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Welcome to the forum Cornish Maid,

I cannot immediately see a Medal Index Card (MIC) for a James Prowse that would immediately identify him to the 134th Heavy Battery. What was his service number?

Kevin

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  • 4 weeks later...
  • 2 years later...
Guest ChrisHill

Extract from a letter from “Bombadier” to The Cornishman published 6th July 1916. Major Oats was Francis Freathy Oats, son of Francis Oats from St Just, Cornwall who was chairman of De Beers.Father and son had interests in Cornish and South African mines and Major Oats recruited many of his own Cornish miner employees to his battery. his younger brothers Giles & Wilfred were also officers in the RGA.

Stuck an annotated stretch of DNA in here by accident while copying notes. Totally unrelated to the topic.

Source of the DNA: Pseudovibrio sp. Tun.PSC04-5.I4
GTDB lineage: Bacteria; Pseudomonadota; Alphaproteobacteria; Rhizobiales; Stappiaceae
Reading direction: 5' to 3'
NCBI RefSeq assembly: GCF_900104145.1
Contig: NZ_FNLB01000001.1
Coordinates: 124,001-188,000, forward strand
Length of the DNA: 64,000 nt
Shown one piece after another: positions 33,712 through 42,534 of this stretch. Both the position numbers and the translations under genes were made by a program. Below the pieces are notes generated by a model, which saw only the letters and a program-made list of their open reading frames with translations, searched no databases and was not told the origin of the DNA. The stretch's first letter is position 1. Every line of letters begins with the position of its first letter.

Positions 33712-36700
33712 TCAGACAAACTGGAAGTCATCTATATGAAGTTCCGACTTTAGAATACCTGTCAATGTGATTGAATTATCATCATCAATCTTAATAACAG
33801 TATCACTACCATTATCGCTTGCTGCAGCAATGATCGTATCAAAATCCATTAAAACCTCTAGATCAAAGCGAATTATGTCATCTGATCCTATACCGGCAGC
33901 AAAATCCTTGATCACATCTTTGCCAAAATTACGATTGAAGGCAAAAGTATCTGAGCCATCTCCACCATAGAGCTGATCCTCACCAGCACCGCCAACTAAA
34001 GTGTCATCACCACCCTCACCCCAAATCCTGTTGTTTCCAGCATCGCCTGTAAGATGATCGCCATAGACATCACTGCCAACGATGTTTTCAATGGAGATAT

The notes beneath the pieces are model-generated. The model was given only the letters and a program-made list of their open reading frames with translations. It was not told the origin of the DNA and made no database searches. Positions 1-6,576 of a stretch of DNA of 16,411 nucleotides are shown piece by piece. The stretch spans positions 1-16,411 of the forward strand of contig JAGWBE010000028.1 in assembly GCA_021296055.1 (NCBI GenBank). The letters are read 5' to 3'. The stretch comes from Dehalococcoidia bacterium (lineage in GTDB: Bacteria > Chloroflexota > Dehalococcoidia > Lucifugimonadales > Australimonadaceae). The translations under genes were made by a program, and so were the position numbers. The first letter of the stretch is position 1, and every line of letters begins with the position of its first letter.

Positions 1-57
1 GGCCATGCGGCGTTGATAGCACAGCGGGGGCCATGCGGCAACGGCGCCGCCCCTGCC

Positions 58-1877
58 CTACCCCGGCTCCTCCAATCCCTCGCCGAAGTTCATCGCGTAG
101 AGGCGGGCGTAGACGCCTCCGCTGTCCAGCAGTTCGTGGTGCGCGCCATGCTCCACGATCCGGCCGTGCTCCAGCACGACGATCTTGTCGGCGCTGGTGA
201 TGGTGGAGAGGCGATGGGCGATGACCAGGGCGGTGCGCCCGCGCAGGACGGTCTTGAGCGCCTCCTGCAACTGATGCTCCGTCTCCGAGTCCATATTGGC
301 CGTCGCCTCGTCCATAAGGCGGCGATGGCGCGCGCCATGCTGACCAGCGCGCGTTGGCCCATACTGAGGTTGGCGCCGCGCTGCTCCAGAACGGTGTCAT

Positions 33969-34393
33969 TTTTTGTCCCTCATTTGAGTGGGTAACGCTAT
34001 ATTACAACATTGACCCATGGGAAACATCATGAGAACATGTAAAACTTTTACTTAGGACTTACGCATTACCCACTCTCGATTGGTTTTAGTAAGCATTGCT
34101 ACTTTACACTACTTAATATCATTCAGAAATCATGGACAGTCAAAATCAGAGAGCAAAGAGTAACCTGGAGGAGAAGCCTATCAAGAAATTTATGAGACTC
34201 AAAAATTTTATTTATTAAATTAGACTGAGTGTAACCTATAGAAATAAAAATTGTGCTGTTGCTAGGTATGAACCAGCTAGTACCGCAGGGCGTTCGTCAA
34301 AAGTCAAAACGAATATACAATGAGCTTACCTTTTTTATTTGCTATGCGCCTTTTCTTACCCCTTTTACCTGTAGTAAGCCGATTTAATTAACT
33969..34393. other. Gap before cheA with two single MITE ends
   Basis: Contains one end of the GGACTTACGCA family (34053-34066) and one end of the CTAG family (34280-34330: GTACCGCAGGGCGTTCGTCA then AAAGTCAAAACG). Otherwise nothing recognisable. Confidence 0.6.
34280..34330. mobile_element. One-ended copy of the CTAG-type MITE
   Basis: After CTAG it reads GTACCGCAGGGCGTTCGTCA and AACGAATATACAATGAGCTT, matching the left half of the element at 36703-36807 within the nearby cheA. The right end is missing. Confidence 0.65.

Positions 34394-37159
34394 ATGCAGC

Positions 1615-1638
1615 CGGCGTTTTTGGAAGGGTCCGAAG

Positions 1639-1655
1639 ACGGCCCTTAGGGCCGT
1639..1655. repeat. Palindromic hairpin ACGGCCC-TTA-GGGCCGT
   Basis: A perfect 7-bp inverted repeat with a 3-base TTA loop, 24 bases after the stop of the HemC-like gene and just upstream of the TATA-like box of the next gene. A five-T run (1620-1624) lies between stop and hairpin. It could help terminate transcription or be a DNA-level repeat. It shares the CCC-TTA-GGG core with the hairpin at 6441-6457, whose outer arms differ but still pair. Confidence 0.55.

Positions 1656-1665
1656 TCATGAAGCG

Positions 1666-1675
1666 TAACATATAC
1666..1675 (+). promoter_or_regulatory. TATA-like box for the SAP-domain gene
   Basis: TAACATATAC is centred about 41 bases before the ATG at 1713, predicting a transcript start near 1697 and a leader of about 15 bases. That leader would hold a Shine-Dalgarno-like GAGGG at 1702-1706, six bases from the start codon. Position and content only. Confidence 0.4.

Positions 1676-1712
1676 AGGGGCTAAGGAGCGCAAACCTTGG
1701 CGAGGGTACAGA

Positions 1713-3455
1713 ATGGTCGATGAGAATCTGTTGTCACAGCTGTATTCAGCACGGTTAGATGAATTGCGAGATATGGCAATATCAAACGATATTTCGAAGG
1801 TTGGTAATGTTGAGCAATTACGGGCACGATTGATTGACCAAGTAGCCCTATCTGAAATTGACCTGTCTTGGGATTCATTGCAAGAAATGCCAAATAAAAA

On the Saturday following the outbreak of war the No2 (Cornwall) Heavy Battery under Major Oats left Penzance for their War Station. Long before the first battalions of the new army were complete the No 2 had a sufficient number of volunteers to form a battery for service overseas; by January 1915, Major Oats had recruited another battery, also for active service. In July the No 2, in conjunction with the No 1 Cornwalls had the honour of being chosen as the Cornwall Battery in the new County Batteries being formed by the War Office, and on August 12th left for Woolwich about 250 strong under the title of '134th Heavy Battery (Cornwall)'. In November they were chosen for service in East Africa, embarking at Southampton on Christmas Day, having previously sent a large number of men to France, Egypt and the Dardanelles.”